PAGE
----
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sets out to rebuild local Special Olympics program
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By Carol McIntire
Penny Hodgson is excited about her new position with the Carroll County Board of DD, but her eyes light up when she talks about her duties as Special Olympics coordinator.
Although she’s a newcomer to the coordinator, she’s well versed in the ins and outs of the program and well-prepared to begin the task of rebuilding the program.
“My son was involved in Special Olympics and I have a longtime involvement with Carroll Hills and Special Olympics. I know how important it is to families and the community,” she said sitting in the Carroll Hills office with paperwork spread out in front of her outlining her ambitious goals.
“We’ve had a very limited Special Olympics program the last couple years,” Hodgson explained. “Ryan (Buck, director of Educational Services) served as volunteer coordinator, so we didn’t lose the program.”
Things are about to change as Hodgson prepares to, as they say, “take the bulls by the horn” and trudge forward.
She has many plans in place and underway to rebuild the program, starting with growing participation in the many activities.
“We have 84 athletes now and I’m looking to increase that number,” she said, excitement showing in her voice. “I’m hitting the ground running. I have so many plans. Our first goal is for the participants to have fun and the second is to participate in the state tournament.”
She’s also growing the sports in which athletes can participate.
Bocce (pronunciation: baa-chee) is the newest sport added and, according to Hodgson, it’s quickly growing.
“Bocce ball is a cross between bowling and shuffleboard,” she explained, noting the game is played between two teams. Each team plays with four bocce balls differentiated by color. The goal of the game is to roll your team’s bocce balls closer to the pallino–the smaller target ball–than the other team’s bocce balls.
“We have a team at Carroll Hills, but it’s an outdoor sport and there are no official size outdoor bocce courts in the area.
Right now the team practices on grass, but that does not mimic the surface of the court so it’s difficult for them to compete,” she said.
Hodgson has her sights set on changing that and has set her plan in motion.
“My goal is to build an official court in the county. I started by looking for a central location so the community can use it as well.”
That search led her to Dale Alexander, director of the Carroll County Parks District, who suggested Community Park on SR 39. Bleachers are located there near a building that could be used to provide shade for players, if some improvements are made.
“I would like to eventually host invitational and regional tournaments and the courts would be open to the public,” Hodgson says. “The sport is growing quickly as it is a relaxed sport for all ages and abilities.”
Fast forward to the second week in January when the plan started to take shape.
“Excavation is underway for not one, but three regulation size courts,” she said, leaning forward on a chair. “My goal is to have them ready for the season, which begins in April and runs through the end of June.”
The next step is where she is looking for community support to come from.
“The cost of one court is about $36,000,” she explained. “We’ve started fundraising, but I am looking for businesses or individuals who are willing to provide materials for labor.”
That’s where Hodgson’s other position, Community Network coordindator, comes into play as she has contact with community residents and businesses.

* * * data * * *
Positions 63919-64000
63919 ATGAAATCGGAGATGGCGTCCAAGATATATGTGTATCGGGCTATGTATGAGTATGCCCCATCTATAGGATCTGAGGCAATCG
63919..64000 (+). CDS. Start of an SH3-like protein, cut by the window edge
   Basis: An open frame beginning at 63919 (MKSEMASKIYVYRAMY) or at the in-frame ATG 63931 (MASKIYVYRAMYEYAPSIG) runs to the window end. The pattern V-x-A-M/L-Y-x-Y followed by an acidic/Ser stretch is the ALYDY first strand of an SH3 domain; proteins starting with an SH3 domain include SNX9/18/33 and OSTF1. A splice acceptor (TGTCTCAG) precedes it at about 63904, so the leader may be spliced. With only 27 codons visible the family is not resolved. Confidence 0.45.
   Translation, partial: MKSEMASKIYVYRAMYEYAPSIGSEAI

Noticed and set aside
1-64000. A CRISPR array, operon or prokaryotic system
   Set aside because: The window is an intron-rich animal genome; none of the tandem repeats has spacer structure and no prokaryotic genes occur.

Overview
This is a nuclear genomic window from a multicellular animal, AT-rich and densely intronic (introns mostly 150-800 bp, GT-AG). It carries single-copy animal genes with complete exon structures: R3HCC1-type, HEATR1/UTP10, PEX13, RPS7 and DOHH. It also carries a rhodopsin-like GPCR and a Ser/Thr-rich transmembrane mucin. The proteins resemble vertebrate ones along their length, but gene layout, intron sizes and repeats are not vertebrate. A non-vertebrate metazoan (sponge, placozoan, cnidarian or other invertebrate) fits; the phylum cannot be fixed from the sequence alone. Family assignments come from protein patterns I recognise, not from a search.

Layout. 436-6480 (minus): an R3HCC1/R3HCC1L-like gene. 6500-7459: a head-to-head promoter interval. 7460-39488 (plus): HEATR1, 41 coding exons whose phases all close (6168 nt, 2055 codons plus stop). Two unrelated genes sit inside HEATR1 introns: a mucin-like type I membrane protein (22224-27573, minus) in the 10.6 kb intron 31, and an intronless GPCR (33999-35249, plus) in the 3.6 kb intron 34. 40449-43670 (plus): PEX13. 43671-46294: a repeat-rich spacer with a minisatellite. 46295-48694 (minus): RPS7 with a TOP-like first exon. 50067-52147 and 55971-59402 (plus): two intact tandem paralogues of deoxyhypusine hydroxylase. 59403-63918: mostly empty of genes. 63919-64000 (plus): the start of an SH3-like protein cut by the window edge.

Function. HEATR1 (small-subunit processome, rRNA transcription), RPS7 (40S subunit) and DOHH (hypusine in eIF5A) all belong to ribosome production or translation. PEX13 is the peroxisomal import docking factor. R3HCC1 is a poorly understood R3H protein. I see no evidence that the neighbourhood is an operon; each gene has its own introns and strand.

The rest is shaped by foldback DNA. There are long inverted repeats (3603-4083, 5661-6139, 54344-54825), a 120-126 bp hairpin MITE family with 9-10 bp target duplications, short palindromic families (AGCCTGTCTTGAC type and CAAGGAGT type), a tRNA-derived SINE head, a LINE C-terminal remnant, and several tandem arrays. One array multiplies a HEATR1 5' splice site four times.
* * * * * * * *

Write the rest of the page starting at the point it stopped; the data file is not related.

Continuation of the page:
Cash contributions are welcome as well, and Special Olympics is a 501(c)3 organization.
The formation of a planning committee is underway for Special Olympics that will plan and oversee fundraisers.
The first such event is a “Plunge My Way” event Feb. 25 in recognition of Polar Bear Plunge Month.
Special Olympics is putting a new twist on the traditional polar bear plunge and hosting an ice event at Carroll Hills School that day from 2-5 p.m.
It will include an ice cream social (Dairy Queen ice cream) and Kona shaved ice. Of course, with all that coldness, Hodgson says visitors will need something to warm up, so she’s planned a visit from Travelin’ Tom’s Coffee Truck.
“It’s a way to celebrate Polar Bear Plunge month and support Special Olympics,” Hodgson noted.
Special Olympics opportunities also include basketball, bowling, cheerleading, volleyball, golf and softball.
Carroll Hills has two basketball teams, junior varsity and varsity. The teams compete through the end of March. Several fun games are scheduled during March, Developmental Disabilities Month. A couple open dates remain, and Hodgson said any group or business which would like to compete against the Cougars should call her at 330-627-6555.
A relatively new program that incorporates the theme of inclusion is unified sports, which combines athletes with intellectual disabilities with students without intellectual disabilities, known as partners. Teams must have one partner to one athlete. There are three levels, including: 1.) Recreation, casual sport with all ages and skill levels; 2.) Player Development in which players must be similar in ages with 50 percent of athletes with intellectual disabilities (teams can participate in small, local competitions); and 3.) Competitive which must have 50 percent athletes with intellectual disabilities and competes at local, state, national and international levels.
Local business Pieces with Purpose is assisting with fundraising efforts by hosting an online fan shop where clothing items featuring the Cougar logo can be purchased. A percentage of the proceeds go to Special Olympics. Visit https://www.pieceswithpurposecustomtee.com/ to purchase items.
Special Olympics will host an invitational meet June 10 at the Minerva High School stadium.
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